State Data Center releases Census 2000 The first population counts from Census 2000 show South Dakota gaining 58,840 persons between 1990 and 2000 for an 8.5 percent increase, according to the State Data Center.
Based at The University of South Dakota, the State Data Center is part of the U.S. Census Bureau's Data Dissemination Network and is the designated lead census center for South Dakota.
South Dakota's total population in 2000 was 754,844 persons compared to 696,004 in 1990. South Dakota's increase of 8.5 percent was the strongest gain for a decennial census since the 8.8 percent increase between 1920 and 1930 in South Dakota.
The state population totals released by the U.S. Bureau of the Census include active members of the U.S. armed forces, civilian government employees, and their dependents, who are stationed or living overseas on Census Day (April 1, 2000). Within the next two or three months, the Census Bureau will be releasing population counts for various geographic levels that will include counties, minor civil divisions and on down to the city block level.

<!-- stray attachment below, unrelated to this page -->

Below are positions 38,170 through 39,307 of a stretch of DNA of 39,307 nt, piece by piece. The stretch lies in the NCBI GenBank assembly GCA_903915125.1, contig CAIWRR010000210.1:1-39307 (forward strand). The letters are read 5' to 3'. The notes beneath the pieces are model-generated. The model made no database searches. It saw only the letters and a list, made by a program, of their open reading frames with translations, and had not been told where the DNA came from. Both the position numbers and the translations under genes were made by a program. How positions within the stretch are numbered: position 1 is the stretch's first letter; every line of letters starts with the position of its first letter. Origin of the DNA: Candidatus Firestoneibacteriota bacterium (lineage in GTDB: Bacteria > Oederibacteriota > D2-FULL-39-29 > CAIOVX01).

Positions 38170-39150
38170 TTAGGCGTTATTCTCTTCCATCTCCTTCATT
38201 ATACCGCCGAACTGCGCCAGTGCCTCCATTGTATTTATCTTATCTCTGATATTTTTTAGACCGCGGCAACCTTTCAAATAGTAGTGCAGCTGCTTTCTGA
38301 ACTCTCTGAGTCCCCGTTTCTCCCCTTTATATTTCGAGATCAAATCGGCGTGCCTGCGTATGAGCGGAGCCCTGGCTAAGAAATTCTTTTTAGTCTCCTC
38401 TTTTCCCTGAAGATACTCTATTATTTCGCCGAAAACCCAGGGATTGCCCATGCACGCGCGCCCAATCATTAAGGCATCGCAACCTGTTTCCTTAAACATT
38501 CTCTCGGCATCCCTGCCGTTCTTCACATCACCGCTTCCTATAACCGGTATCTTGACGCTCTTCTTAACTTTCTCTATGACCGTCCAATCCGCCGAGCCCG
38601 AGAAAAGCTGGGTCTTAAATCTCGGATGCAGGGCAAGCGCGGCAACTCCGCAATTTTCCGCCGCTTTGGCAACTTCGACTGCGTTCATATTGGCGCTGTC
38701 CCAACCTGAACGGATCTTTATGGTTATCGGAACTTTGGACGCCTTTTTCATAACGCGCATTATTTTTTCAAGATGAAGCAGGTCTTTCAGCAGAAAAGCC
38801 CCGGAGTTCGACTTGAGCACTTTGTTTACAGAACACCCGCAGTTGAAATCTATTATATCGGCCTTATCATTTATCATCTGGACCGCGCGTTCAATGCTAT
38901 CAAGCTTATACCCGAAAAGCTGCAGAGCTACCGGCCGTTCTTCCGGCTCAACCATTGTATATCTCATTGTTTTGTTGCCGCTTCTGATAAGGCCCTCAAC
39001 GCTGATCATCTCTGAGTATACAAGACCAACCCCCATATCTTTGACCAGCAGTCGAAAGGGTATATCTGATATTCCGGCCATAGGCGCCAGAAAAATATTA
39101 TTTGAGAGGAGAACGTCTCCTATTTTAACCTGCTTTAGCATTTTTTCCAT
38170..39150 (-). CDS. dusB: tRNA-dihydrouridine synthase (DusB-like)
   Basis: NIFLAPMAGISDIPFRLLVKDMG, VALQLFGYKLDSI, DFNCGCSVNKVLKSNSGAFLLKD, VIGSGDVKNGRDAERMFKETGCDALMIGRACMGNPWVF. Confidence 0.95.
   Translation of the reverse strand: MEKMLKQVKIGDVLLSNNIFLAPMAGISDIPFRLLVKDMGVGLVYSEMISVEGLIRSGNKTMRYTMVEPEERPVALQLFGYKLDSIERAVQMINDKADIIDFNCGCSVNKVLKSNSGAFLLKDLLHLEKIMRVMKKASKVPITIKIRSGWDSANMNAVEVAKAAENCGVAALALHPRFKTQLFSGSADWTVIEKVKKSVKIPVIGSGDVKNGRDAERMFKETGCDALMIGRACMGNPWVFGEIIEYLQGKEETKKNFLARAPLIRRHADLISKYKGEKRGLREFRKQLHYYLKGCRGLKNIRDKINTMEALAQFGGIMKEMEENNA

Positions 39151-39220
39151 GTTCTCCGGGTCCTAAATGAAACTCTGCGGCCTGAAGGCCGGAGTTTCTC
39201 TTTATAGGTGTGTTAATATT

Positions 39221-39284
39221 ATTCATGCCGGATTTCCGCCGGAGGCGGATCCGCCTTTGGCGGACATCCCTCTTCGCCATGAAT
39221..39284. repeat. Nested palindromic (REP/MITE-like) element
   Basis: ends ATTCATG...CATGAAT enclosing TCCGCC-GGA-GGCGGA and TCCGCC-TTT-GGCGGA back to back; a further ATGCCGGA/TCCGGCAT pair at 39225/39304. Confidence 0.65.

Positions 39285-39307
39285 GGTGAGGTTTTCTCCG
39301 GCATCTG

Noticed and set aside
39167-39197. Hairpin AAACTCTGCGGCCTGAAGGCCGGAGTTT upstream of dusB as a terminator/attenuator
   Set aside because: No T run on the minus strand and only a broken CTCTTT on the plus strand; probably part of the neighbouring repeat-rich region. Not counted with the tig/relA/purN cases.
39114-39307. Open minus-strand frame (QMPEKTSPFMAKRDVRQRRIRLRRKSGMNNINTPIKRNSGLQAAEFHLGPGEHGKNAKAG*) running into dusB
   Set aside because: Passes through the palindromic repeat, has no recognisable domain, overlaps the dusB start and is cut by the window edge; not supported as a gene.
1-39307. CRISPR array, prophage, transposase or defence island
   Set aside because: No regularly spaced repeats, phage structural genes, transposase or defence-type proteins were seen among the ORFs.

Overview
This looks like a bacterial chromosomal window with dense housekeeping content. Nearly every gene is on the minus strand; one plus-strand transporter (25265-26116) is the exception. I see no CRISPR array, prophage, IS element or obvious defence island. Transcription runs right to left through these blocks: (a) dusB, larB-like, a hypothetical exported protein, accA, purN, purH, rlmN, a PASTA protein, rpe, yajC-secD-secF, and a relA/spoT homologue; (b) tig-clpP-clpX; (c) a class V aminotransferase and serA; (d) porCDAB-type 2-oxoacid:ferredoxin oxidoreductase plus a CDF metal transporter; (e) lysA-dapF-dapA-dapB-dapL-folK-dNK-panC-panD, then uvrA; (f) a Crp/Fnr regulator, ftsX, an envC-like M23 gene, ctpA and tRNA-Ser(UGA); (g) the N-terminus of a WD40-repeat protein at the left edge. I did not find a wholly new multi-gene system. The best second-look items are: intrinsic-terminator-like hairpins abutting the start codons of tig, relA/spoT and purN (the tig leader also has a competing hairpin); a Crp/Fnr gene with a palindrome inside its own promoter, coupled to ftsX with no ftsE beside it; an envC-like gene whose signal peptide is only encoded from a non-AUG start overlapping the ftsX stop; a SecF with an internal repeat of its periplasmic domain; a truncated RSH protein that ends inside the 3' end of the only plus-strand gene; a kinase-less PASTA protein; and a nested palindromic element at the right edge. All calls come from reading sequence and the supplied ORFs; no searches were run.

Total population for the United States was 281,421,906, an increase of 13.2 percent over the 248,709,873 persons counted during the 1990 census. By region, the South and West made up the bulk of the nation's population increase. The Northeast and Midwest also grew, but on a lesser scale.
The apportionment counts delivered by the Census Bureau to the president on Dec. 28, 2000 will be used to reapportion among the states the 435 seats in the U.S. House of Representatives. Each member of the House represents a population of about 647,000. Between 1990 and 2000, eight states gained seats in the house, 10 states lost seats and 32 states had no change. South Dakota and the surrounding area states had no change. Between 1980 and 1990, eight states gained, while 13 states lost seats.
Nevada added 796,424 persons during the decade, registering and increase of 66.3 percent. Arizona, Colorado, and Utah had increases of nearly 30 percent or more. The percentage growth in South Dakota and area states is: South Dakota, 8.5 percent; North Dakota, 0.5 percent; Wyoming, 8.9 percent; Iowa, 5.4 percent; Minnesota, 12.4 percent; Montana, 12.9 percent and Nebraska, 8.4 percent.
Additional information including historical population and apportionment figures regarding the first set of Census 2000 figures are available on the Internet at: http://www.census.
gov or by contacting the State Data Center at USD.